While Aladdin had to go through a booby-trapped magic cave to get his oil lamp that would grant him his wishes, in Lebanon a simple phone call would have done. I really mean it, name it and you’ve got it. Everything in Lebanon, absolutely everything is only a phone call away. There is no need to sweet talk a genie, a simple “allo, please biddeh itlob delivery” (please I would like to order a delivery) would do.
No matter the time of day, the day of the week, you are bound to find someone that will grant you your heart’s demands. It is truly an incredible phenomenon. The streets of Beirut are crammed with men on their scooters holding a huge sort of backpack trying to get to their 15 mins max target delivery. The range of what you can order to the comfort of your own home would sound surreal to anyone living in any other country. From a whole Lebanese mezza, to a proper set up dinner on your dinner table complete with proper cutlery and serving plates, medicine, a minimal order like a Man’oushe and Laban a3yran, ice cream, arghile (shisha), a pack of cigarettes, coffee, fruits and vegetables, ice, alcohol, even the butcher will send you your own meat done to your liking.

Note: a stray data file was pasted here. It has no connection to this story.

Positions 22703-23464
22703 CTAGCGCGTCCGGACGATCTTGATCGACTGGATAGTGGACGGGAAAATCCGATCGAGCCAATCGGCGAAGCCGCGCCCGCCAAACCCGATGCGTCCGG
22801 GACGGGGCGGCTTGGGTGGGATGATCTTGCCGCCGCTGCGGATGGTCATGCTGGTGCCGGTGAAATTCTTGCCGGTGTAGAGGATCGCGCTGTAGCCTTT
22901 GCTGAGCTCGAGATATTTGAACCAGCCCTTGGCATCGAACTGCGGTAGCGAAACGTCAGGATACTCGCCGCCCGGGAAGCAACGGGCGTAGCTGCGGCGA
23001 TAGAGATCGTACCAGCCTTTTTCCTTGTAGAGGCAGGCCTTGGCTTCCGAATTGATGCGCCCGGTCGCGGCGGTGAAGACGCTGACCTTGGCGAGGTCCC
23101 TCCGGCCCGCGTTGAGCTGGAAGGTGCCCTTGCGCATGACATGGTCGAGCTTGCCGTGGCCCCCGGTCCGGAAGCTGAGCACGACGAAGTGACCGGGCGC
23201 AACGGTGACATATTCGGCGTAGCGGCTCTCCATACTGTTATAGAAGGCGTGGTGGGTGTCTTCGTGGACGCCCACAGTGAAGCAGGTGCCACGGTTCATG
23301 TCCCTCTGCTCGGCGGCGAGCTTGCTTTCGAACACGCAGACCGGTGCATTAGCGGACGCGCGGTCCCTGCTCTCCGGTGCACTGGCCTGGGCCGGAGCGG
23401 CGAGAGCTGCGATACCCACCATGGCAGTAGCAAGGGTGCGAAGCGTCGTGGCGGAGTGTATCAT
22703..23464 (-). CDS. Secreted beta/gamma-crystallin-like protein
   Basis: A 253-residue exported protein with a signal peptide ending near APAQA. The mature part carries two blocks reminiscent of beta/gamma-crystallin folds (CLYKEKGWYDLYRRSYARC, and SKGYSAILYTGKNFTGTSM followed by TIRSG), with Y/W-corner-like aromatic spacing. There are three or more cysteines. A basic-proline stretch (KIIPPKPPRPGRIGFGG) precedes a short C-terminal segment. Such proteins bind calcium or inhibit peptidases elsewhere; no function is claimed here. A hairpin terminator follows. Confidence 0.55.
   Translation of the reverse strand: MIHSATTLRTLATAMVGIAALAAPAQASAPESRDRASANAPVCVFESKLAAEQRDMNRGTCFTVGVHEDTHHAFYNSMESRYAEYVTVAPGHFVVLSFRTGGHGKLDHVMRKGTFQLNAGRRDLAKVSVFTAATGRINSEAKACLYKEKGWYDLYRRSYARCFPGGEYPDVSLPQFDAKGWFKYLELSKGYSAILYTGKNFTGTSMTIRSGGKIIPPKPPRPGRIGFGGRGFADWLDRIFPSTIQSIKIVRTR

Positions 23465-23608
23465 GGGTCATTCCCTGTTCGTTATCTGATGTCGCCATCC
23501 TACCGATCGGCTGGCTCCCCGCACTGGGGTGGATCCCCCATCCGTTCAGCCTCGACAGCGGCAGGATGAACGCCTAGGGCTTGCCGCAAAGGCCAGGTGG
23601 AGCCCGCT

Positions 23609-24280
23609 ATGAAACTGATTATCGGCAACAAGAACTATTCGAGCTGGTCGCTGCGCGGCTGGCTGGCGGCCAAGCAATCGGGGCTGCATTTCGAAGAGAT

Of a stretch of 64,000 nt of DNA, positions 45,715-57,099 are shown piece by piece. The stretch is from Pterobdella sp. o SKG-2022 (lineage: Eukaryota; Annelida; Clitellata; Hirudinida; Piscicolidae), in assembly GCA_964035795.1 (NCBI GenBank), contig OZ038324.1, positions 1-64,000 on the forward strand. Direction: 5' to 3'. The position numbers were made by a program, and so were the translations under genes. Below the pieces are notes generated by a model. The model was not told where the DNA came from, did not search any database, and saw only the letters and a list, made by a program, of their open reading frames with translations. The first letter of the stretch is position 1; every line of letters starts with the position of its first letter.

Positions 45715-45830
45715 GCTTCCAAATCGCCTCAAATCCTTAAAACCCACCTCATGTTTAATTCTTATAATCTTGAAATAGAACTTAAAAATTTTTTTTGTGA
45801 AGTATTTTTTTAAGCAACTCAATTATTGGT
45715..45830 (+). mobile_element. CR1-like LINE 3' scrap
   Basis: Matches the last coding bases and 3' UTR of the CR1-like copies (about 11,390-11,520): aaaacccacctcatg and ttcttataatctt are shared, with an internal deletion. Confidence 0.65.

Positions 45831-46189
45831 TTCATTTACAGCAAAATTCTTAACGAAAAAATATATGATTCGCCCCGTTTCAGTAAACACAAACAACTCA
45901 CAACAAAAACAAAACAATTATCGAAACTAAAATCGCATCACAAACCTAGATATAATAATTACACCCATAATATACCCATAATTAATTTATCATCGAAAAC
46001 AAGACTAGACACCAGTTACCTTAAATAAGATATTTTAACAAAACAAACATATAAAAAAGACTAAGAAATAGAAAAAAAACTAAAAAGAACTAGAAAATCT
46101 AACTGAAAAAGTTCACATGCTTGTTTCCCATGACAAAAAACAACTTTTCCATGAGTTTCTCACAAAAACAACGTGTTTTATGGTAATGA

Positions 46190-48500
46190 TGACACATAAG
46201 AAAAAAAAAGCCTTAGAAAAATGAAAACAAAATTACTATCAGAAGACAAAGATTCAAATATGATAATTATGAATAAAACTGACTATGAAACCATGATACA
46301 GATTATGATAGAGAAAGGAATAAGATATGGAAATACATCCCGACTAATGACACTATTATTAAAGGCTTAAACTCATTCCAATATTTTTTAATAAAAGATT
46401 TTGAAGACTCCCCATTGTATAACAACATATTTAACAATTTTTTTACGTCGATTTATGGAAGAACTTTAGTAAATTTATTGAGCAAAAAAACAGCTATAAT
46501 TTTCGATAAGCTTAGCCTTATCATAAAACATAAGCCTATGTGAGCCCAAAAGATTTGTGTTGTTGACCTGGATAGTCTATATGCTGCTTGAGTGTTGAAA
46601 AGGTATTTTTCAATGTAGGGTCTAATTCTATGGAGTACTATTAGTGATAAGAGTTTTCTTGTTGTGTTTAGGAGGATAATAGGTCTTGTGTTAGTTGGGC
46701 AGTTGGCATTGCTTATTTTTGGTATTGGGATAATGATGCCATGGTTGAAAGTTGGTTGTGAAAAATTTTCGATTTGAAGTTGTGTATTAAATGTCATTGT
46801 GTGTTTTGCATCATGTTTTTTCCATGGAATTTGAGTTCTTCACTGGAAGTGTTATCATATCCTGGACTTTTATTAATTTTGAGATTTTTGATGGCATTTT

Having lived abroad for 10 years, where the mere fact of forgetting to buy something would traumatize me for days, I can’t but say that nothing brings me more pleasure then this. In a country where stress is part of our daily routine, this manages to bring us a certain pleasure only understandable to those who live here.
This Sunday night as we put the kids to sleep, we realized that we didn’t pass by our local DVD store (another Lebanese phenomenon). Not to worry, I told my husband. “allo, Nabil net, please bide…” to which I got a short reply “yalla madame, ribi3 si3a wo bikoun 3indek” (in 15 mins he will be at yours). As I hung up the phone I couldn’t but stand up straight, put my hand on my head, in a military style stance and sing “koulouna lil watan” (our national anthem). It’s moment like these where I truly livelovelebanon!
It is with utter joy and pride that I narrate my delivery stories to my friends. This doesn’t only extend to things and food, no, no… plumbers, hairdressers, manicurist, someone that comes to your home to take your blood test so you don’t have to wait at the hospital for your turn, car mechanic… Really challenge me!
Wait for the cherry on top… you can even ask the delivery guy from another shop if he could pass by on his way let’s say and bring you something that can’t be delivered to your own home. That’s what we call here “a3sfourein bi hajar” (2 birds with a stone).
God bless Lebanon, land of the delivery!